When I found out about this opportunity, all I knew was that I had a fiery passion for learning, for that simple rush that comes when the lightbulb sputters on after an unending moment of confusion. I did not know if this passion would translate into the work setting; I sometimes wondered if passion alone would be enough to allow me to understand the advanced concepts at play here. I started at the lab nervous, tentative – was this the place for someone so unsure exactly what she wanted to be ‘when she grew up,’ a date now all too close on the horizon? Was I going to fit in at this lab, with these people who were so smart, so busy, people fighting for their careers and who had no reason to let a 16-year-old anywhere near experiments worth thousands of dollars in cost and time spent?

I could talk for hours about the experiments that I worked to master; about the rush of success upon realizing that the tasks now completed with confidence were ones that I had once thought only to belong to the lofty position of Scientist. I could fill pages and pages with the knowledge I gained, a deep and personal connection to stem cells and cell biology that I will always remember, even if the roads of Fate pull me elsewhere on my journey to a career.

The interns called the experience #CIRMSparkLab in our social media posts, and I find this hashtag so fitting to describe these last few months. While there was, of course, the lab, where we donned our coats and sleeves and gloves and went to work with pipets and flasks…There was also the Lab. #CIRMSparkLab is so much more than an internship; #CIRMSparkLab is an invitation into the worldwide community of learned people, a community that I found to be caring and vibrant, creative and funny – one which for the first time I can fully imagine myself joining “when I grow up.”

#CIRMSparkLab is having mentors who taught me cell culture with unerring patience and kindness. It is our team’s lighthearted banter across the biosafety cabinet; it is the stories shared of career paths, of goals for the present and the future. It is having mentors in the best sense of the word, trusting me, striving to teach and not just explain, giving up hours and hours of time to draw up diagrams that ensured that the concepts made so much sense to me.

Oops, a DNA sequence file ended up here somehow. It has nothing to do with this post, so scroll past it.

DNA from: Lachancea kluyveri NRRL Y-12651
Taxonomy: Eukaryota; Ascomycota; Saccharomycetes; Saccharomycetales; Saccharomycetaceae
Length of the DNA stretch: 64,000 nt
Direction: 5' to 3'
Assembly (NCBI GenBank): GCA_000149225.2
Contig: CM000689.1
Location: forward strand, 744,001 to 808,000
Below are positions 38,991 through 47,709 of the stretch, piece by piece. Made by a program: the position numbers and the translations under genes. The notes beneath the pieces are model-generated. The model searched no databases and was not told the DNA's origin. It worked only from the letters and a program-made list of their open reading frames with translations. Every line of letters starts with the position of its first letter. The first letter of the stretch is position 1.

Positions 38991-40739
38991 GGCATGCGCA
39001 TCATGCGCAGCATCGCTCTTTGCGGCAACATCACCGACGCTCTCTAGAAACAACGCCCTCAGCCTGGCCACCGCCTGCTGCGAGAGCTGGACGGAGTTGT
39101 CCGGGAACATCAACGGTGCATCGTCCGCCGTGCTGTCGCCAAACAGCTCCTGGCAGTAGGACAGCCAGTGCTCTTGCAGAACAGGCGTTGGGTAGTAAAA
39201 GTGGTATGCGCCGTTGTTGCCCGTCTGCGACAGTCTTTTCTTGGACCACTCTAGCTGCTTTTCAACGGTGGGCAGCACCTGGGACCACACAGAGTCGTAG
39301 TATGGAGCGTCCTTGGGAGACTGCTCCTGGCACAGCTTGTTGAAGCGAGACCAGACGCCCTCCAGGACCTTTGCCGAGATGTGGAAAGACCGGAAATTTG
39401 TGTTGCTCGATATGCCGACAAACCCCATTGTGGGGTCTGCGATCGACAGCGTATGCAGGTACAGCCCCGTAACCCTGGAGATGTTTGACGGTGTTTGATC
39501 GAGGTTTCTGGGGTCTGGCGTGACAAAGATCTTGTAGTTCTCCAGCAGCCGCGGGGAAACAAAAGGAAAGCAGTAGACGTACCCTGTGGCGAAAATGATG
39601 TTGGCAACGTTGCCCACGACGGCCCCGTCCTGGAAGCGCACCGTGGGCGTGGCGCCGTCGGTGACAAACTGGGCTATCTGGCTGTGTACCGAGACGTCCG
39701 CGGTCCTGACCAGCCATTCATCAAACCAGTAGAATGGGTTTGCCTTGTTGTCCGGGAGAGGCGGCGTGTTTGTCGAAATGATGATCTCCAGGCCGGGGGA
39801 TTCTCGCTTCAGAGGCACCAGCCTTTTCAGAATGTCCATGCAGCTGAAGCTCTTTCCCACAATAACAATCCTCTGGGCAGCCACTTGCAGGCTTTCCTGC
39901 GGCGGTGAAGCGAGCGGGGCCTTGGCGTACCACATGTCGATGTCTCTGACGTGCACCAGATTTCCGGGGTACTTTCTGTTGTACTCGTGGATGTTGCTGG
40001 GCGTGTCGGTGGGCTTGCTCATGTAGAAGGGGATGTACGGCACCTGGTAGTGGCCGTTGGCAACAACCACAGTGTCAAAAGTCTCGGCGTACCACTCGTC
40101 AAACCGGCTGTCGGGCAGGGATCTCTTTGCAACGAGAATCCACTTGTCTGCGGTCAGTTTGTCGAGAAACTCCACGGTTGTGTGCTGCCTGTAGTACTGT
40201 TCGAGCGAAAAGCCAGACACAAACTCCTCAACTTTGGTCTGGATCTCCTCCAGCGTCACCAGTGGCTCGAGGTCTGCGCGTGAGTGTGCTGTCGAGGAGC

#CIRMSparkLab is the sweetest ‘good-morning’ from scientists not even on your team, but who care enough about you to say hi, to ask about your projects, to share a smile. It is the spontaneity and freedom with which knowledge is dispensed: learning random tidbits about the living patterns of beta fish from our lab manager, getting an impromptu lecture about Time and the Planck Constant from our beloved professor as he passes us at lunch. It is getting into a passionate, fully evidence-backed argument about the merits of pouring milk before cereal that pitted our Stem Cell team against our Exosome team: #CIRMSparkLab is finding a community of people with whom my “nerdy” passion for learning does not leave me an oddball, but instead causes me to connect instantly and deeply with people at all ages and walks of life. And it is a community that, following the lead of our magnificent lab director, welcomed ten interns into their lab with open arms at the beginning of this summer, fully cognizant of the fact that we will break beakers, overfill pipet guns, drop gels, bubble up protein concentration assays, and all the while never stop asking, “Why? Why? Why? Is this right? Like this? WHY?”